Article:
Record low interest rates mean an acquisition can kick start your growth

I’m sure you’re all familiar with the term ‘acquisition’ but have you ever seriously considered it a viable component of your growth strategy? At a difficult time in the economic cycle surviving rather than growing is probably your most pressing issue. But acquisitions can be, and have long been, an excellent way to quickly increase revenues, expand products or service offerings, improve market reach and increase enterprise and shareholder value. That all sounds good but what does it really mean?

When defining an acquisitions strategy, smart companies always start with a fine-tuned business strategy. Once that business strategy is defined, they then look at acquisitions as a potential tactic that can help them achieve that strategy.

A fundamental part of every business strategy is growth, which can be achieved in a multitude of different ways. By examining key rationales for acquisition activity, it may become more evident why including acquisitions in your growth strategy warrants a closer look. The following list of acquisition benefits is not comprehensive, but it is a good start.

Scale. Greater scale provides opportunities for profit enhancement across many aspects of the company and its operations.

Market share. Control a greater percentage of the total available market. Anecdotal evidence and economic theory suggest that long-run profitability increases with market share as it gives you the opportunity to be a price maker not a price taker.

Economies of scale. Decreased per unit cost occurs as output increases. By consolidating and eliminating duplicative departments, job functions and certain processes, thereby lowering costs relative to the same revenue stream, significant improvement in margin can be realized.

Distribution channels. New or additional channels for distribution can be more quickly acquired than developed. Established distribution channels can take years to develop and are usually not easily penetrable.

High cost of excess capacity. Excess or idle capacity is a killer on margins. Every unit of excess capacity carries with it an incremental piece of overhead. Zero excess capacity equates to the lowest cost per unit.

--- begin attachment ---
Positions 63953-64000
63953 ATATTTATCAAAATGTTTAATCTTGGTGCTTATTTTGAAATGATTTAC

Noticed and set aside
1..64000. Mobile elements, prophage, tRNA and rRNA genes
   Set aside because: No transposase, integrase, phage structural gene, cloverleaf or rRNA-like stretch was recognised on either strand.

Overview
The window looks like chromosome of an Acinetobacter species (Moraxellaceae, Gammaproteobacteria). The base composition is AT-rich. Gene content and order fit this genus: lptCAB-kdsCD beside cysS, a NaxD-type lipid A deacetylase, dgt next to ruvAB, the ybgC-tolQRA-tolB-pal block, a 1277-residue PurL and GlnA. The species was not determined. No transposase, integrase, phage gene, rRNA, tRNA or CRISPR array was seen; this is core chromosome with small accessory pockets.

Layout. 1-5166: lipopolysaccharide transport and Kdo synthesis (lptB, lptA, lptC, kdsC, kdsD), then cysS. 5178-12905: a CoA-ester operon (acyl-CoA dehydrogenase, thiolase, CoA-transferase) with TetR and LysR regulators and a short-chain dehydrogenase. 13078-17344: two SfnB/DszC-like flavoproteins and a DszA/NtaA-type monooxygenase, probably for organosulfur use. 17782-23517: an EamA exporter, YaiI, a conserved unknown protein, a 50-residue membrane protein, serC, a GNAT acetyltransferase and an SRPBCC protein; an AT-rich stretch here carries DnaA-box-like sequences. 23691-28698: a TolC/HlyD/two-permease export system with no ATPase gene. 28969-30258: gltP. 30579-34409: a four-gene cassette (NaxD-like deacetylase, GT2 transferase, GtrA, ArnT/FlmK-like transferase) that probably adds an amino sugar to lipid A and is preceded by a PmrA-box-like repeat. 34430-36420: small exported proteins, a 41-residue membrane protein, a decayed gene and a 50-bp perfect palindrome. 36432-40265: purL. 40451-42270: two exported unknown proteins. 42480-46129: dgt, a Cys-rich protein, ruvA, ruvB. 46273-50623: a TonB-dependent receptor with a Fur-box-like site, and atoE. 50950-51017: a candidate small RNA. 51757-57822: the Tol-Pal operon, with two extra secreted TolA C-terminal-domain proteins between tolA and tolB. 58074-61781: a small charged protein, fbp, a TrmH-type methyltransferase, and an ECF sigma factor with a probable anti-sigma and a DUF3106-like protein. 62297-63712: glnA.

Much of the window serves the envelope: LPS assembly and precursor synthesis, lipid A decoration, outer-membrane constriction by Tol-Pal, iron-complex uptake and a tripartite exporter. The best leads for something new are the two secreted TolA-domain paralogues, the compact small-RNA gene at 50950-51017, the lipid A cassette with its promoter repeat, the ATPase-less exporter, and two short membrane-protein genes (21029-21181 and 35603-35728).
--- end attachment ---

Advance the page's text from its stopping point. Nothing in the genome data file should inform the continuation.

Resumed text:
Convergence. Products or services that incline towards each other, rather than ones that run parallel, present unique opportunities.

Cost synergies. Significant savings are generally found in production and procurement, but also present in marketing and advertising.

Intellectual property. Firms in need of IP as part of their strategy can often acquire it more quickly and less expensively than developing it.

Countercyclical balance. Firms in cyclical businesses may seek to acquire businesses that are countercyclical to absorb excess capacity or idle production.

Resource transfer. Resources are unevenly distributed across companies and the interaction of the target and acquiring firm resources can create value through either overcoming information asymmetry or by combining scarce resources.

Vertical integration. Vertical integration is the degree to which a firm owns its upstream suppliers and its downstream buyers.

So if you believe acquisition should be part of your overall growth strategy, is now a good time? Mergers and acquisitions (M&A) deal activity has taken a precipitous drop over the last few years from the previous all-time highs. Economic factors are the key drivers behind reduced deal volume, particularly the severe tightening of the credit markets.

Although the global recession and constrained credit markets may make completing acquisitions more challenging, significant opportunities remain for well-positioned companies. Firms in stable, mature industries with strong balance sheets have opportunities not seen in decades. Lower valuations, together with fewer competitors capable of making acquisitions, indicates the time for making acquisitions couldn’t be better. Interest rates are at record lows and credit is still available for strong companies making the right acquisitions for the right reasons.

Start the new year off by giving growth-by-acquisition a serious look. First and foremost, know your strategy and take into careful consideration whether the cultural aspects of an acquisition, and the affect it will have on your employees, will be beneficial to your firm’s long-term viability.

Government freezes super guarantee

The government has announced that it will freeze the superannuation guarantee at 9.5% until 2021.  Under previous plans, the super contributions paid by employers had been set to increase in 0.5% increments from the current rate of 9.5% until they reached 12% in 2019/2020. It will now be 2025 by the time the guarantee reaches 12%. The rationale behind the freeze on super is that it will ease pressure on the federal budget, due to the significant tax concessions associated with superannuation contributions.

There have been many claims by superannuation industry representatives about how this will impact the size of future superannuation accounts. While these figures can only amount to speculation because nobody can accurately predict wages, fund growth rates and the future taxation of superannuation, it is certain that these changes will result in smaller superannuation accounts. It is also likely that the freeze will disproportionately affect younger Australians, women, low-income earners and part time/casual employees.

There are, however, some strategies that may be useful to individuals seeking to counterbalance the impact of the freeze: